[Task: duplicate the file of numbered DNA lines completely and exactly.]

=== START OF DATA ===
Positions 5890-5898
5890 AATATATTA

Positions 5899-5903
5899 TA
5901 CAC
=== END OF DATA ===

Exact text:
Positions 5890-5898
5890 AATATATTA

Positions 5899-5903
5899 TA
5901 CAC